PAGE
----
Reducing what and how much we consume is the most difficult part of waste management. But it's the most important. Penn State takes pride in the programs and efforts taking place to reduce waste at the University, but we know we've only just begun.
Annually, Penn Staters recycle over 200 tons of plastic bottles (approximately 7.6 million water bottles). In the United States, only about 24 percent of disposable plastic bottles are recycled. At that rate, approximately 600 tons of bottles are sent to the landfill - sitting there for hundreds of years.
Learn more about water bottle refilling stations and where the nearest one is to you on campus.
At University Park, the reusable containers operate much like the current carryout containers. In the all-you-care-to-eat dining locations on campus, students and staff pick up a container at the cashier. When they bring the container back, they give it to the cashier and receive a clean container if they want carryout. If not, they are given a carabiner to keep with their ID for their next carryout meal. Students and staff using the containers are charged a one-time fee at their first use and issued a refund at the end of the semester upon return of the container or carabiner.
- Supports local vendor purchasing
- Donates leftover foods to Meals on Wheels
- Trains students and staff on sustainable practices
Penn State Purchasing handles the procurement of everything from furniture to lab equipment on PSU campuses. Purchasing Services continually seeks opportunities to maximize purchasing value by making wise choices that benefit both the University and the environment. Read more about "green" purchasing at Penn State.
In 2010, Penn State Office of Physical Plant, Procurement Services, and the Smeal College of Business launched an ambitious collaborative effort: to develop a new standard for carpet purchasing, installation and removal that would reduce the first cost by 3-5% and the total cost of ownership by an estimated 20% and ensure 100% of Penn State carpet never sees a landfill.
The case study for the Smarter Carpet Initiative provides more information.
Paper Cut: 33% of American waste is paper. To reduce the amount of paper you use, just follow these two easy steps.
- Choose double-sided printing for multiple pages.
- Change your default margin settings from 1.25" to 0.75" to save 5% more paper (according to the Mueller study and the Penn State Green Destiny Council).
If you are flooded by catalogs, stop the overflow by contacting www.catalogchoice.org.
Questions? Email firstname.lastname@example.org.
After reduction, reuse is the second most important element of waste management. It is critical at the personal and institutional level.
Each year, Penn State averages 190 tons in move-out waste—the largest two-day waste stream produced at Penn State's University Park campus. Trash to Treasure recycles 42 percent of that move-out waste annually.
How it works:
Unwanted items are collected from residential students in April and sold to benefit the local United Way. Collection barrels for donations are placed in residence halls during the last week of spring semester. Specific areas in the dorms are designated for rugs and furniture.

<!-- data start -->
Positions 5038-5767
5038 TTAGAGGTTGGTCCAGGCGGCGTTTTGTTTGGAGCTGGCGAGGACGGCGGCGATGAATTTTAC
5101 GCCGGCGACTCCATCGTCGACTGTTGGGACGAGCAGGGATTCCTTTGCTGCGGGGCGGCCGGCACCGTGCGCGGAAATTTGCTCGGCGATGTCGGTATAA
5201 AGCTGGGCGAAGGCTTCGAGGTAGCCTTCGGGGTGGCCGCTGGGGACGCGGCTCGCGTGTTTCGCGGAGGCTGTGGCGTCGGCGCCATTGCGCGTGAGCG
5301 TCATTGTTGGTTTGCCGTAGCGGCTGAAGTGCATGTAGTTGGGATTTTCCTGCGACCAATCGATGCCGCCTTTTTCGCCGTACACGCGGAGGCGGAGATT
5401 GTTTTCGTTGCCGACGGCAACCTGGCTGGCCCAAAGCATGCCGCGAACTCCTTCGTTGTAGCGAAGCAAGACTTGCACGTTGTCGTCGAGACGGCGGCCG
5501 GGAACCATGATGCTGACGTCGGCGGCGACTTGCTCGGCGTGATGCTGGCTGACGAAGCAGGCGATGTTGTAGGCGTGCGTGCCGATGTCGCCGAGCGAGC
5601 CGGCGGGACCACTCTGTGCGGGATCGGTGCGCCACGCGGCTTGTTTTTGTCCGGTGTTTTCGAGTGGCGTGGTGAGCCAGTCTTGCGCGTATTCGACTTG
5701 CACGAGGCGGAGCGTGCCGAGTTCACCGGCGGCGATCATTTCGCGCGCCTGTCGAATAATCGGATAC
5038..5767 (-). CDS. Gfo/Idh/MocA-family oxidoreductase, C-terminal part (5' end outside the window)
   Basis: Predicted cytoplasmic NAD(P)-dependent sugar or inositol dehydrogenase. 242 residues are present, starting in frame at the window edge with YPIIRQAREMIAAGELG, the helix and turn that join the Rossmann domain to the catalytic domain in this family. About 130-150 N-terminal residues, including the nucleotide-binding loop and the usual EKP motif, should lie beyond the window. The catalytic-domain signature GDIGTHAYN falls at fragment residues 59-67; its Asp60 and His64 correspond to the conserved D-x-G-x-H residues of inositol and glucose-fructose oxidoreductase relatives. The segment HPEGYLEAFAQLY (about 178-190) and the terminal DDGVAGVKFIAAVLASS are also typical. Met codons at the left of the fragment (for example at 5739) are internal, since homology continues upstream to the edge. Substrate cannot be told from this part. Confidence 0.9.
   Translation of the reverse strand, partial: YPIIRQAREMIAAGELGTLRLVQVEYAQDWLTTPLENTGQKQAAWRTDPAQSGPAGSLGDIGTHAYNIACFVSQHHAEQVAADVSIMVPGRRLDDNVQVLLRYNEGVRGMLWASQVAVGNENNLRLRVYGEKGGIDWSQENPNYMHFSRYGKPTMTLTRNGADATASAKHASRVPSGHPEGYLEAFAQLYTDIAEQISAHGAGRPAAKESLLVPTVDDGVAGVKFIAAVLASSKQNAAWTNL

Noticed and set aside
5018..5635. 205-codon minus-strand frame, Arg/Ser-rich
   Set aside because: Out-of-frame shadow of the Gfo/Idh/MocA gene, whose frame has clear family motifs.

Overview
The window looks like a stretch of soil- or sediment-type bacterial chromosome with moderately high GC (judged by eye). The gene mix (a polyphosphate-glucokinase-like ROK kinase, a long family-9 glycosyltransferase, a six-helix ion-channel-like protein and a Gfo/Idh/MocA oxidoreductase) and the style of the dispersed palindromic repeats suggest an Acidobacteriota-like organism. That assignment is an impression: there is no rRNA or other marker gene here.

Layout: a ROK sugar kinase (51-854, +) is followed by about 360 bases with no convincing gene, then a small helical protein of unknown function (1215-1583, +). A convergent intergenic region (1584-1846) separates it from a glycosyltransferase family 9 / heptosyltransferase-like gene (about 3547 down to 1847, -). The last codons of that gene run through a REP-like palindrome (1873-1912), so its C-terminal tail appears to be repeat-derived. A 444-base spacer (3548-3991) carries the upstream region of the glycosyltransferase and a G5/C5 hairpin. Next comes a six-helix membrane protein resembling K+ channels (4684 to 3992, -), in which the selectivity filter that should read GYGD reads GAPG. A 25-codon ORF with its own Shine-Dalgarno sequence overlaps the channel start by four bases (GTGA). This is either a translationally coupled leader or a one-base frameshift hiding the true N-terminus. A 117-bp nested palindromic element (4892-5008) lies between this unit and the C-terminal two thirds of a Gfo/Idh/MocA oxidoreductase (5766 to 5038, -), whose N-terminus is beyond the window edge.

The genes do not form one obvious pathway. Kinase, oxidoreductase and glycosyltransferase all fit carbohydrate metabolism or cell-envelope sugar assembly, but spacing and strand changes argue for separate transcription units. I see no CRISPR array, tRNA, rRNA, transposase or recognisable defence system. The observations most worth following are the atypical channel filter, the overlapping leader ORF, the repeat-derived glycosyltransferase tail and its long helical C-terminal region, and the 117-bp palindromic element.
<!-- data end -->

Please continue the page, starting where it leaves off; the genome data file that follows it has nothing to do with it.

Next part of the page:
Then, the Trash to Treasure sale is held each May at Beaver Stadium. Penn State and United Way volunteers sort the goods and staff the sale.
The 2008 sale generated about $50,000 for the local United Way agencies.
Furniture Re-use Program
An office can get rid of their furniture by contacting Jim Brown and a pick-up time will be organized. Units interesting in finding materials can also contact them to visit the warehouse and choose the furniture they would like.
Questions? Email email@example.com.
Recycling & Composting
We certainly want you to recycle
(and compost!)—but as a last resort. We really want you to reduce what you use and reuse what's left.
For your waste, click the posters below for everything we recycle and compost at Penn State. We also have a shredding program for sensitive documents and records.
Not sure about what goes where?
WASTE we produced in 2014
14,163 tons of solid waste
WASTE we diverted from landfill in 2014
7,991 tons (1,516 elephants) — 56% of our waste stream
100 different types of waste
WASTE diverted by adding campus-wide composting
4,315 tons of our organic waste — 30% of our waste stream
In 1858, German mathematician August Möbius gave a strip of paper a half twist and joined the ends to create an elegant loop—a mysterious, continuous surface with only one face.
The Möbius loop, like Penn State's waste system, has no beginning and no end. In 1970, with inspiration from the Möbius loop, architecture student Gary Anderson designed the international symbol for recycling.
Solid waste isn't a stream that starts in one place and ends in another. It's a loop of valuable resources. In 2014, Penn State committed to "closing the loop" on its solid waste through a program we call möbius. It's waste management—with a twist.
Penn State currently diverts 56% of its solid waste. With campus-wide composting, we'll reach 75%. Miscellaneous plastics will get us to 85%.
Through reduction, reuse, and recycling, we're closing the loop on waste at Penn State. That's möbius.